Video Credit: Old Man Markley Official YouTube Channel
No matter the size of the venue, Old Man Markley never fails to deliver. Their first ever show was at a bar in Pasadena, California to a standing room only audience. The bar ran out of beer, and the band brought down the house.
When people hear the concept of Old Man Markley’s sound they usually respond with a confused: ‘huh?’
But integrating the backyard nostalgia of bluegrass and the rowdy romp of punk, Old Man Markley have found the happy medium between banjo and badass.
The band started in the Southern California living room of band members Johnny Carey, Ryan Markley, and Annie DeTemple in mid-2007, and has since, travelled the world in support of it’s music.
Nowadays, through touring and the internet, they are bringing the music they started in the family room to audiences all around the world. Their fusion of bluegrass roots and punk energy sounds like country music on speed, and is largely a result of the creative backgrounds of their band members.
Autoharp player Annie DeTemple, along with fiddler Katie Weed, and banjo player John Rosen bring their bluegrass influence. Lead vocalist and guitarist Johnny Carey, bassist Joey Garibaldi, and washboard player Ryan Markley have all previously been members of successful LA-based punk bands and therefore bring that accelerated energy and experience to the creative process. Drummer Jeff Fuller has been an Americana musician and fits right into the Old Man Markley lineup with his preformed style.
DeTemple says, “Between the members backgrounds, it came together perfectly, to form this organic mixture of punk and bluegrass.” And she’s right, because their sound is uniquely their own.
It is their sound that attracted the attention of artist and producer Fat Mike Burkett (of NOFX fame) and his label Fat Wreck Chords. Signing the band in 2010, Fat Wreck Chords has provided a number of unique opportunities including production, touring, and exposure. “Working with Fat is amazing. Its one of the most well respected punk labels that you can be affiliated with,” DeTemple said of the experience.
DeTemple went on to say, “Working with Fat, we knew that it meant [it] would open the doors for us to be on some really big punk tours – which it has; touring with NOFX last year, and the Dropkick Murphys this year, Old Man Markley has seen the globe while touring with a number of well respected groups in both the bluegrass and punk communities.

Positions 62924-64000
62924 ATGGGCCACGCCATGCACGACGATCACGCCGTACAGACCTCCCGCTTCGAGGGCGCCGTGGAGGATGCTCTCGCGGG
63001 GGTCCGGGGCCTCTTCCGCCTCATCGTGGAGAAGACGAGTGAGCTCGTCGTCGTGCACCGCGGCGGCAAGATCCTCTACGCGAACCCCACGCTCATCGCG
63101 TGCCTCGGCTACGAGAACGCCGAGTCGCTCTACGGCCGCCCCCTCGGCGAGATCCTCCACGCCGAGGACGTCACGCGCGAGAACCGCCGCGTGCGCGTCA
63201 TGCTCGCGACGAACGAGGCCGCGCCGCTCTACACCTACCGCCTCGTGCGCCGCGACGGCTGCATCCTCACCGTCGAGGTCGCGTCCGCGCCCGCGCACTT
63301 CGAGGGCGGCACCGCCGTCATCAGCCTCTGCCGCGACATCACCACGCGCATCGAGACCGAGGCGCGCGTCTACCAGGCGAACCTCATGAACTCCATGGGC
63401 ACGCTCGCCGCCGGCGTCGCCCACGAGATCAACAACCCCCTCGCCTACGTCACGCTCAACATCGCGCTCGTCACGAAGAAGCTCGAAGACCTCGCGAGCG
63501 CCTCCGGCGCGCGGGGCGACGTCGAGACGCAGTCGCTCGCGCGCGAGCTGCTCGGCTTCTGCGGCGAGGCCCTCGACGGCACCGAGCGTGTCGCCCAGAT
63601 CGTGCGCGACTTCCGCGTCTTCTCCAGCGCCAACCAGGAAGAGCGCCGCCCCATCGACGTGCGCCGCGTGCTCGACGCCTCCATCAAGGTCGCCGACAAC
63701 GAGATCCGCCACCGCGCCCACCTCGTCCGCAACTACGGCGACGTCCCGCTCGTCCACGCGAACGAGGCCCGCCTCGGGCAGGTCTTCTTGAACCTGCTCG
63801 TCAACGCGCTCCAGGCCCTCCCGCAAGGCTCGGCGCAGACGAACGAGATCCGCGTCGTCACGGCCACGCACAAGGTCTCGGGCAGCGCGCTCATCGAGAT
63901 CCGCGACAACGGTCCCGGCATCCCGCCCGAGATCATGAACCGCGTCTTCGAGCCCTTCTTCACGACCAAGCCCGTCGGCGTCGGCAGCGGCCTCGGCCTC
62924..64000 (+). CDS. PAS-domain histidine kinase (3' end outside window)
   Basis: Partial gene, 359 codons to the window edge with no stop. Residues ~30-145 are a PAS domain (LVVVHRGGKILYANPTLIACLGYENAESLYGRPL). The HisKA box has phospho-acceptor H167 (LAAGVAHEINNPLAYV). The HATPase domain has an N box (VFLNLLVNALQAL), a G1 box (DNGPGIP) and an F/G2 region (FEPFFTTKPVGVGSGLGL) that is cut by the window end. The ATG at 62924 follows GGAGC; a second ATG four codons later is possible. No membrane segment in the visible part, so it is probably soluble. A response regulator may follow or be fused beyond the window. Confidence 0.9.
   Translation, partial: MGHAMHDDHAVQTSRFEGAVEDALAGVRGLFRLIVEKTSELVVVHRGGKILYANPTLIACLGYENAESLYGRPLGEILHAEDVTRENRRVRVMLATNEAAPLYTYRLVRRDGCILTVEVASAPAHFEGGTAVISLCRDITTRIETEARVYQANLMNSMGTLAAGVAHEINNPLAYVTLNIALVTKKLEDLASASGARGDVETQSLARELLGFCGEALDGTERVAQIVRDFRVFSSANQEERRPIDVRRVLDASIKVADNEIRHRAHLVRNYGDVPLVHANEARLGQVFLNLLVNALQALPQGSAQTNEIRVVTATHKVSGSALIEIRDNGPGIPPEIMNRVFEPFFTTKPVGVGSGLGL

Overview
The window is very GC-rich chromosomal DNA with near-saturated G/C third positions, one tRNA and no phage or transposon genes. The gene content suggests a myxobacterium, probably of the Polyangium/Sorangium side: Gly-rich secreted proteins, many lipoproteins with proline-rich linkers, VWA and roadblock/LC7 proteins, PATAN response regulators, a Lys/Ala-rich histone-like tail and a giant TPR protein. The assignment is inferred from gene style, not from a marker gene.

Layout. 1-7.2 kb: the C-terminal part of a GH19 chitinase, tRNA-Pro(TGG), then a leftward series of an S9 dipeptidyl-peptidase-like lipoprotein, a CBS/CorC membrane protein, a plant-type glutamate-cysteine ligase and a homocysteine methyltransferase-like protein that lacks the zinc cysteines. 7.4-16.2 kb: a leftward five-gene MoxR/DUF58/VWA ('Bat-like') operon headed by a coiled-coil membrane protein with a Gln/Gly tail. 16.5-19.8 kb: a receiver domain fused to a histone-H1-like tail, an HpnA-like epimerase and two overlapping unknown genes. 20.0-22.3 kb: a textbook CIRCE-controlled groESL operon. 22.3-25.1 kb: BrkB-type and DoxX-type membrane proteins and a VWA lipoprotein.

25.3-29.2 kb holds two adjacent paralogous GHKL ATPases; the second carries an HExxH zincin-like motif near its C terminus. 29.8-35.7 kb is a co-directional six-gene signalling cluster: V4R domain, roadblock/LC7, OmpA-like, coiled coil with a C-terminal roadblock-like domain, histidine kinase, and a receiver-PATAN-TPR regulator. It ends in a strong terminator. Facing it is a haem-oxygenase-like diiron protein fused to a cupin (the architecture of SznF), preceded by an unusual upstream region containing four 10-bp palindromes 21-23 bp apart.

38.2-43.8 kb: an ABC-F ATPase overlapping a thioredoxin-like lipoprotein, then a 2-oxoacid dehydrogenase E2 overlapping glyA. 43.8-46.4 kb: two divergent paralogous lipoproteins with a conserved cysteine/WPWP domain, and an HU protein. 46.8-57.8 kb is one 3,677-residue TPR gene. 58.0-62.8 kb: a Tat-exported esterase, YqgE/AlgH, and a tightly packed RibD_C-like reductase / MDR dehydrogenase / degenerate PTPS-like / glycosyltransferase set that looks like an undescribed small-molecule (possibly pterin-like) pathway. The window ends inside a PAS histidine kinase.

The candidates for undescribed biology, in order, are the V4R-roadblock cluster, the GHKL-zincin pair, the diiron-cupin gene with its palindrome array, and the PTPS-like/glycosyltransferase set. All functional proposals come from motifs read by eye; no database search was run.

They were on tour with the Dropkick Murphys in mid-March when they got the news that they had been named #1 on the Billboard Bluegrass charts for Down Side Up. Currently, mid-way through an international tour that will take them around Europe, they plan to link back up with the Dropkick Murphys for the rest of their North American tour in late May.
At this point the band is seemingly seasoned when it comes to touring, but DeTemple says that the vibe on the bus still changes depending on the venue they are playing on a given night. They try to be as prepared as possible, and have even sworn off junk food while touring. DeTemple said that band members treat every show as a new experience and try to be organized because “its like game day.”
Their touring experiences have had a huge influence on the band and their creative process. Katie Weed explains, “The songs on Down Side Up are the result of touring for two years and waking up together in cities across the world, of discovering new worlds while still missing home, of stories that we’ve wanted to tell for ages, of melodies that permeated our minds and then sound checks, and of ideas that took shape truly as a collaboration between all seven of us.”
That collaboration is something that the group takes great pride in, and doesn’t put limitations on. In the song writing process for Down Side Up, DeTemple said, “It was all encompassing of all the members. Some people that we had worked with in the past…People that have been involved with the band but never toured with us are still involved in the song writing.”
She said that this is the way that Old Man Markley operates. Having so many cooks in the kitchen allows for the creativity to flow freely. “There are so many people involved in our band, and I feel like that’s how we are going to make the best music we can. It happens organically, and it involves whoever needs to be involved,” she said.